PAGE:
Former UFC middleweight champion Rich Franklin has done it all in the sport of mixed martial arts.
From fighting the big names to winning championships and delivering highlight reel finishes, Franklin’s legacy will be something for future generations of MMA fans to discuss.
Despite the 36-year-old’s achievements, he still remains a very down to earth and humble individual and believes in taking time for his fans.
“A genuine fan, I’ll take time for a genuine fan any day of the week,” Franklin told MMAWeekly Radio.
“You can tell a lot of times when people are a genuine fan. When some guy walks up and is just in awe, and he doesn’t know what to say, and he’s like, ‘man, my brother is a huge fan too. If I put him on the phone would you just say hi to him?’ I’ll be like, ‘yeah, sure man, put him on the phone.’ I don’t mind doing that stuff. I like to do that stuff. I like to make peoples’ days.”
The kindness Franklin shares with his fans comes partly from how he saw his own brother being treated back when he was 21 years old. He and his younger brother were valet parking cars at a restaurant and were shown poor treatment from football and baseball star Deion Sanders. From that moment, Franklin vowed that if he were ever famous, he would never treat his fans like that.
“I remember when I was in college, I’ll never forget, my brother and I were valeting cars at a really nice restaurant in downtown Cincinnati at the time. My brother looks down the corner and my brother goes, ‘that’s Deion Sanders.’ He was playing for the Cincinnati Reds at the time and (my brother) goes ‘man, I’d sure like to get his autograph.’ So I said, ‘go ask him for his autograph,’ and he said ‘I don’t know.’ So I said, ‘come on man, I’ll walk over there with you.
“I’m a 21-year-old kid and my brother is like 18 or 19 and we walk over there. I’m standing a few feet politely away from my brother, and my brother goes, ‘hey, Deion, can I get your autograph?’ and Deion was just really, really rude to my brother, to the point where I felt bad for him for even asking and I was the one encouraging him to do it. I just remember when we walked away I told my brother, ‘I swear if I was ever famous, I would never, ever be rude to a fan like that.’ I would never turn someone down for an autograph.”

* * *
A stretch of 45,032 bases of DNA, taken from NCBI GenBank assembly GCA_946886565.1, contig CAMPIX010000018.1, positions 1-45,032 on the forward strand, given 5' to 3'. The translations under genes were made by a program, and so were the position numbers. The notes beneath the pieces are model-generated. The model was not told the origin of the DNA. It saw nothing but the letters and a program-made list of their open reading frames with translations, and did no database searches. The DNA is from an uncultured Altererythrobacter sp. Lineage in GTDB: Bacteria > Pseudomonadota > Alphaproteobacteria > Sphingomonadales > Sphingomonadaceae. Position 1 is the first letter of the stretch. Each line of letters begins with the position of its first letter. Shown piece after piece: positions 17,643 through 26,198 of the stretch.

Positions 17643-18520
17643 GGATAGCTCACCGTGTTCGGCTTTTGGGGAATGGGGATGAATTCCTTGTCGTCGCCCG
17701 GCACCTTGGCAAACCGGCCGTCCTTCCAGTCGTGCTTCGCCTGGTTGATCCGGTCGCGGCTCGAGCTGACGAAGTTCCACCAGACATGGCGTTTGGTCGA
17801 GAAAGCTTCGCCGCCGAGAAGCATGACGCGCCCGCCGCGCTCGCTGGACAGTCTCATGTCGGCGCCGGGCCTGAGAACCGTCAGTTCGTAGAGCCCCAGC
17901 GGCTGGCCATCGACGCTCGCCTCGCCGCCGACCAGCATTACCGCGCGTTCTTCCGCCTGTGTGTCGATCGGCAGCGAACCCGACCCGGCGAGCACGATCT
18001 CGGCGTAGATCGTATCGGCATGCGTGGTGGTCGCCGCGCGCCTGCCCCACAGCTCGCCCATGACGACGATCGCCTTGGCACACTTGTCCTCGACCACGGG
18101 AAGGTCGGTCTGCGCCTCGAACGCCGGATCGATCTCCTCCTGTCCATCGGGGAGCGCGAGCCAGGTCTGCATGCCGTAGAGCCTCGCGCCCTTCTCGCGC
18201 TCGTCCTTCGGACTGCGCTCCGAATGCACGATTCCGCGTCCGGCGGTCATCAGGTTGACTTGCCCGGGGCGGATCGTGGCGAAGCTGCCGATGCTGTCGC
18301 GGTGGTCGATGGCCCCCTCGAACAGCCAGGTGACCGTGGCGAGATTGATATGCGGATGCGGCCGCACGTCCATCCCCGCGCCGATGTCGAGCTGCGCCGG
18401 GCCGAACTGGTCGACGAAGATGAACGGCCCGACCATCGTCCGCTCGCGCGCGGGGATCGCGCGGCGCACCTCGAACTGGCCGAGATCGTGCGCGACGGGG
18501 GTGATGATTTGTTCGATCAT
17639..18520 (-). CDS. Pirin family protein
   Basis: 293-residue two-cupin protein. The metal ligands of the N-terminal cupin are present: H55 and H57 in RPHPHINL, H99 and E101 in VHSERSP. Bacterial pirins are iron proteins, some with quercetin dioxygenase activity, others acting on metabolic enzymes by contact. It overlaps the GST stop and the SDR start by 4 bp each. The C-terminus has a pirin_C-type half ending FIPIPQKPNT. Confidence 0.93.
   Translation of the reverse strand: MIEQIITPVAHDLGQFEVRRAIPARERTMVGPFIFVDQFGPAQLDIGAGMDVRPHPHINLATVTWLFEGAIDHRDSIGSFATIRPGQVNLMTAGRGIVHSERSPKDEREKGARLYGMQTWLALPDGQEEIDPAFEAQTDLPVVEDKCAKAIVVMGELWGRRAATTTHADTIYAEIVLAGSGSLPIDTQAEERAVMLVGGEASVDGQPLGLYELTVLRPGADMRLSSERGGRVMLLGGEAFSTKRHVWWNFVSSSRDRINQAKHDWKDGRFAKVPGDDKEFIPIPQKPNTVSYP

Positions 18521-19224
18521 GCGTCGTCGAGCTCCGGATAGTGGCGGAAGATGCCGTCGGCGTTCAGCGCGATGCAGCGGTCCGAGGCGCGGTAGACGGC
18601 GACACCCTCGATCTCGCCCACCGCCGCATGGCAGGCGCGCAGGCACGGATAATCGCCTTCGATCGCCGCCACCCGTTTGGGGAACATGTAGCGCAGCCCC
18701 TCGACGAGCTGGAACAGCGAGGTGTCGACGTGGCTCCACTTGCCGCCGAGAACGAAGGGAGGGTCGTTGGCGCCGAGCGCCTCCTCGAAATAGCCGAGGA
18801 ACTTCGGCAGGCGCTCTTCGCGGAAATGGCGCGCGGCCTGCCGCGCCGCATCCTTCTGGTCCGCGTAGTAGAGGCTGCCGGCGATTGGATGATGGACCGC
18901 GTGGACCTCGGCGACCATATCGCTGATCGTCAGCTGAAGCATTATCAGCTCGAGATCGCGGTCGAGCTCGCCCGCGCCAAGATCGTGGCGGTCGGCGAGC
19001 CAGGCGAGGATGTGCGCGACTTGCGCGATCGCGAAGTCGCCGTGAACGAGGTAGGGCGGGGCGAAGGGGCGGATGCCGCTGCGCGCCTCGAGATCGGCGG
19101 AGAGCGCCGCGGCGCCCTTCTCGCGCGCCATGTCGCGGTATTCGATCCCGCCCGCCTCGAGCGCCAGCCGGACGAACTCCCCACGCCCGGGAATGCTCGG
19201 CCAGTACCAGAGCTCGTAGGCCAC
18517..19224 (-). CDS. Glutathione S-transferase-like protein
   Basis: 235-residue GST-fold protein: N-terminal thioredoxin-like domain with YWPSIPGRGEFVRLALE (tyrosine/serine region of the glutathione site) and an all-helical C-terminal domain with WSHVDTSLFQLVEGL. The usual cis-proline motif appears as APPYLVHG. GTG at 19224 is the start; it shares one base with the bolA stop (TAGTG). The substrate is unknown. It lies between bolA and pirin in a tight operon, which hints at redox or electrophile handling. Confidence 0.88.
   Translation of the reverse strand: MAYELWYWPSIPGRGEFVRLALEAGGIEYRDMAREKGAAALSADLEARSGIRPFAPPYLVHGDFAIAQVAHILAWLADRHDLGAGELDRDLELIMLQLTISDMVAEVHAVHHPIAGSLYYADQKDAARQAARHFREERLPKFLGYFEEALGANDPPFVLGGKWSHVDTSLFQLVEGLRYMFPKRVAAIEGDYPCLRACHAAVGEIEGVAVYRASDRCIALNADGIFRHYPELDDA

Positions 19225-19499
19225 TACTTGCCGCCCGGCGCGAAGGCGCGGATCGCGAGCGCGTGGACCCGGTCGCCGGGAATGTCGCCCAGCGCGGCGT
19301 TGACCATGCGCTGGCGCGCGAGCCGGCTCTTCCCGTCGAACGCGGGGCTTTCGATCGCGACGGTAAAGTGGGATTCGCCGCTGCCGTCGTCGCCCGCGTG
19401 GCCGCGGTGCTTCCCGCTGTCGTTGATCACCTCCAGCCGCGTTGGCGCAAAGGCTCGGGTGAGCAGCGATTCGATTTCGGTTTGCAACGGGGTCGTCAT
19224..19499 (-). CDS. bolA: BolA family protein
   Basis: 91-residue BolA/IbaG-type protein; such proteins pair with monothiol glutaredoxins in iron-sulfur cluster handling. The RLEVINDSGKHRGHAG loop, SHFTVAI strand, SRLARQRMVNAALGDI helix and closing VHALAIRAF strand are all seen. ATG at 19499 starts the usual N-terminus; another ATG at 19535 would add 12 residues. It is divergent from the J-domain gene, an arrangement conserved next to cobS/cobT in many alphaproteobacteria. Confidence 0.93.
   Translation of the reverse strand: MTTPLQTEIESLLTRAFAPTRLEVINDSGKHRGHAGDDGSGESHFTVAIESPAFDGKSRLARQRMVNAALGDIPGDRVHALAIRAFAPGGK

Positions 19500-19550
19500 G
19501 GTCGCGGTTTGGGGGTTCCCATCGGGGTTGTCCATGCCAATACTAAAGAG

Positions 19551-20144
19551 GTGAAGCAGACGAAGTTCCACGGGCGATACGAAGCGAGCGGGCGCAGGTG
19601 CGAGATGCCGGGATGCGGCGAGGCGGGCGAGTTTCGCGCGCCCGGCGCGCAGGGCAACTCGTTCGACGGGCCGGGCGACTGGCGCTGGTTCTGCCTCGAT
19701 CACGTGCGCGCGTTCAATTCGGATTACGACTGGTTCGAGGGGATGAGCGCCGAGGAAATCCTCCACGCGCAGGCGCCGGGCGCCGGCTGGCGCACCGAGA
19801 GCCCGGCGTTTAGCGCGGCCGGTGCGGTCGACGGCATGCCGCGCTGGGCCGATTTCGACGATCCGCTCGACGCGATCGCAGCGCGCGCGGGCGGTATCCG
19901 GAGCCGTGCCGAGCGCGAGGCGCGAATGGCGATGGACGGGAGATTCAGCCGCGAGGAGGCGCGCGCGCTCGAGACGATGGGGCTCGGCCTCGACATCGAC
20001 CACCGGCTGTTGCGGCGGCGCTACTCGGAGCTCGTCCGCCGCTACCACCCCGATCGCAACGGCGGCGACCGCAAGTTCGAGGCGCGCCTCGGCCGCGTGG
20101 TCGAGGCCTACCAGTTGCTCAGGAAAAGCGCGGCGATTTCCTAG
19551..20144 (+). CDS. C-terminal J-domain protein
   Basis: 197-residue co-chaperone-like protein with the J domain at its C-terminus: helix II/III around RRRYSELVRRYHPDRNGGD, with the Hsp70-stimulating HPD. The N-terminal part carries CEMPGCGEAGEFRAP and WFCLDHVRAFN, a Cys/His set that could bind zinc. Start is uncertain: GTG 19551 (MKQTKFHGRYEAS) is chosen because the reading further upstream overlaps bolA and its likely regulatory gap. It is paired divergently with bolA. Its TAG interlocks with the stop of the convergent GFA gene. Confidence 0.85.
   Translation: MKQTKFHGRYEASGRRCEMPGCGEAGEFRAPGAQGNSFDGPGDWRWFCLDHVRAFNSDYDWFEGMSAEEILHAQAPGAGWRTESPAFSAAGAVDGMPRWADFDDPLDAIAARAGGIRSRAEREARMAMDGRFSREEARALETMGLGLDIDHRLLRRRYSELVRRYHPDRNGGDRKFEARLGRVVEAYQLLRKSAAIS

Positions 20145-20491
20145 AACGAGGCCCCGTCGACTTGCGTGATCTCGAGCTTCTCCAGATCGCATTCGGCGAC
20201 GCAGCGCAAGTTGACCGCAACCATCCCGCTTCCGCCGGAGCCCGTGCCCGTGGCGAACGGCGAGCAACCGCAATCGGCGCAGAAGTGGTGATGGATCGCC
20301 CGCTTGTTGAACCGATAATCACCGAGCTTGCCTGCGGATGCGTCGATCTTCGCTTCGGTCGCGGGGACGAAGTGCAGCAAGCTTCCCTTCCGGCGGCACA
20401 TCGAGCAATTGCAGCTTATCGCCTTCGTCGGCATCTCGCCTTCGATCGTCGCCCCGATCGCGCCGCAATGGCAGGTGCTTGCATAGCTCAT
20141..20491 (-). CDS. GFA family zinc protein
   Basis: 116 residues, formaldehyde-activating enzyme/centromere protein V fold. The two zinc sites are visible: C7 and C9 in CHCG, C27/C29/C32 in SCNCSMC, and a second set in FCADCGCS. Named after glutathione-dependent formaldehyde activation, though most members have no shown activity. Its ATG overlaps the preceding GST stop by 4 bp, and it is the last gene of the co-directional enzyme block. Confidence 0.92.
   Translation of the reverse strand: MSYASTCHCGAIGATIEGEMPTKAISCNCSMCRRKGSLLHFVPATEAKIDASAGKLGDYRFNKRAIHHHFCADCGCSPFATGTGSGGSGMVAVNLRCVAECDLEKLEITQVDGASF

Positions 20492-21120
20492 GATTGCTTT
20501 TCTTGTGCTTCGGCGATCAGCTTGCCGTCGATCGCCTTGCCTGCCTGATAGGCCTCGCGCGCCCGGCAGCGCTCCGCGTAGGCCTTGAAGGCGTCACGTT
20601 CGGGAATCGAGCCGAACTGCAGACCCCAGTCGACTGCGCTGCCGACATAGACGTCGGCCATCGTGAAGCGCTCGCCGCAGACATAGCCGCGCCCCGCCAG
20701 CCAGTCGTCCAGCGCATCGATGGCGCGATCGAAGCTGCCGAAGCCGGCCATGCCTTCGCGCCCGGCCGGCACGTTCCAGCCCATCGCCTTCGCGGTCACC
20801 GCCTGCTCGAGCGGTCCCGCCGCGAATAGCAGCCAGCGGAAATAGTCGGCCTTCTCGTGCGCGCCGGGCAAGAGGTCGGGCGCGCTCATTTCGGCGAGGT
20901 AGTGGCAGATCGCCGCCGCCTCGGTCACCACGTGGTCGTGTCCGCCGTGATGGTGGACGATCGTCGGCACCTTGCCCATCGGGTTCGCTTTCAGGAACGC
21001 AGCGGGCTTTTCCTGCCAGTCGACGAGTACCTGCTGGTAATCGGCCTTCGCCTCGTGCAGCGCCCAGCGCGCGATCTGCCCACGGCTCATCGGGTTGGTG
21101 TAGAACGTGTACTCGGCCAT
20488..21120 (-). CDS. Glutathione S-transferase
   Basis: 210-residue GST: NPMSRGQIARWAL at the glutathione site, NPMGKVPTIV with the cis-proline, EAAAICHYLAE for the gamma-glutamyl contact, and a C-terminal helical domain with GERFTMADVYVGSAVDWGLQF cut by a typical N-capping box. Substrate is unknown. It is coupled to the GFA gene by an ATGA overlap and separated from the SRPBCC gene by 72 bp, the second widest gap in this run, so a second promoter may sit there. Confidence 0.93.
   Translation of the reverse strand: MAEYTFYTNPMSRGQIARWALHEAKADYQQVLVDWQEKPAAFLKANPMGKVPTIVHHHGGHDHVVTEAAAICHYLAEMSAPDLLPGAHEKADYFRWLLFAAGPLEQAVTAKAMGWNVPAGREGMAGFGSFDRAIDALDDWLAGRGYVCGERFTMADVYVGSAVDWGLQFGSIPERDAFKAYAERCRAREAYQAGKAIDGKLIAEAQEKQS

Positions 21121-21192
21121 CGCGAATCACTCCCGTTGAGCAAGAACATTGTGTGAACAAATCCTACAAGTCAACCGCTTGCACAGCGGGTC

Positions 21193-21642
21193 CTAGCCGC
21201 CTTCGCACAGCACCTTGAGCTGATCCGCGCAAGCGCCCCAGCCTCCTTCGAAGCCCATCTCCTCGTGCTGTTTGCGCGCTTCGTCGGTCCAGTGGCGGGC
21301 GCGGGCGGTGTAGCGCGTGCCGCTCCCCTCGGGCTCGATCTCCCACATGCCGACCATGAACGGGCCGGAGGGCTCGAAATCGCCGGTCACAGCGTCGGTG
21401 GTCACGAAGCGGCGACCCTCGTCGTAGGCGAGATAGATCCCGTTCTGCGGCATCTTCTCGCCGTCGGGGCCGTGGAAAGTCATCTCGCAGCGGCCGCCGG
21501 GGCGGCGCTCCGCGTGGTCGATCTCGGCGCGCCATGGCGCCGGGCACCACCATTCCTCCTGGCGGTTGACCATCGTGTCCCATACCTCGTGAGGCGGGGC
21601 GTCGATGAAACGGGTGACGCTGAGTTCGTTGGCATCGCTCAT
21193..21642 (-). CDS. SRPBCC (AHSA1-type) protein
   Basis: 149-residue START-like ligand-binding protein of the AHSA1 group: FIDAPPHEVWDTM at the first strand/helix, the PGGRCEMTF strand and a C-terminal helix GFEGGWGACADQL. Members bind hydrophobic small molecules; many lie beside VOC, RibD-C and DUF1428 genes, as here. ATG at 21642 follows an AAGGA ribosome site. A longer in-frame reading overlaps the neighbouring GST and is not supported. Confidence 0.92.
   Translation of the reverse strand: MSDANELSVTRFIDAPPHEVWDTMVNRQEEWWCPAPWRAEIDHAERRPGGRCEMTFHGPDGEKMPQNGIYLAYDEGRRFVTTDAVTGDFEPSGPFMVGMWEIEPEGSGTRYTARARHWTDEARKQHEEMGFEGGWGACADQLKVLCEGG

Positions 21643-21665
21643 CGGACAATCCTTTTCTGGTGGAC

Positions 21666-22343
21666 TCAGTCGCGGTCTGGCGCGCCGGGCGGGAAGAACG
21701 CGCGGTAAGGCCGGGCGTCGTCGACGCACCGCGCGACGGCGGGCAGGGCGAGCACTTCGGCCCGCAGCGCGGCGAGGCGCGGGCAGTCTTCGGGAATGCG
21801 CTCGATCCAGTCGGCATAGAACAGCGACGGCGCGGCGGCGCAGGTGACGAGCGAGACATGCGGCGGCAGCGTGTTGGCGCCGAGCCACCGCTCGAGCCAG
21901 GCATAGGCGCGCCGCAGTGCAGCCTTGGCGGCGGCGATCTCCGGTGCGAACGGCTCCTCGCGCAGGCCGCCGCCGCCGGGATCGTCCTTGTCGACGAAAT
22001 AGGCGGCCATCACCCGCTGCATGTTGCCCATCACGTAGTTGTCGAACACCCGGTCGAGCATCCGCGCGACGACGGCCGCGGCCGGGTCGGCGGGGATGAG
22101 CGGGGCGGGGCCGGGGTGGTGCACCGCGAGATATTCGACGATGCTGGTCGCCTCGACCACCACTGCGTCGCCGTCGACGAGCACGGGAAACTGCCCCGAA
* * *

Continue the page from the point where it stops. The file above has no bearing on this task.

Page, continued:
The Cincinnati resident wants nothing more than to help out his fans and send positive messages their way, so that they can get through their day and the hard times in life.
“I’ve had many e-mail responses and people write in to Facebook and it’ll just be something that I said to them, and you don’t realize on a daily basis what kind of impact you have on somebody’s life.
“I could make a comment about Jesus or say something positive about when they’re having a bad day or maybe they’re going through a health problem and give them that ‘don’t give up the fight.’ Just one little saying that comes out of my mouth, something that didn’t mean anything to me, but meant the world to them. Like I said, you never know what kind of impact you have on someone else, so, for someone that is a genuine fan, I’d take all day.”
Franklin returns to action on Aug. 6 at UFC 133 in Philadelphia. He faces Antonio Rogerio Nogueira in the night’s co-main event. Rashad Evans headlines the card against late-replacement Tito Ortiz.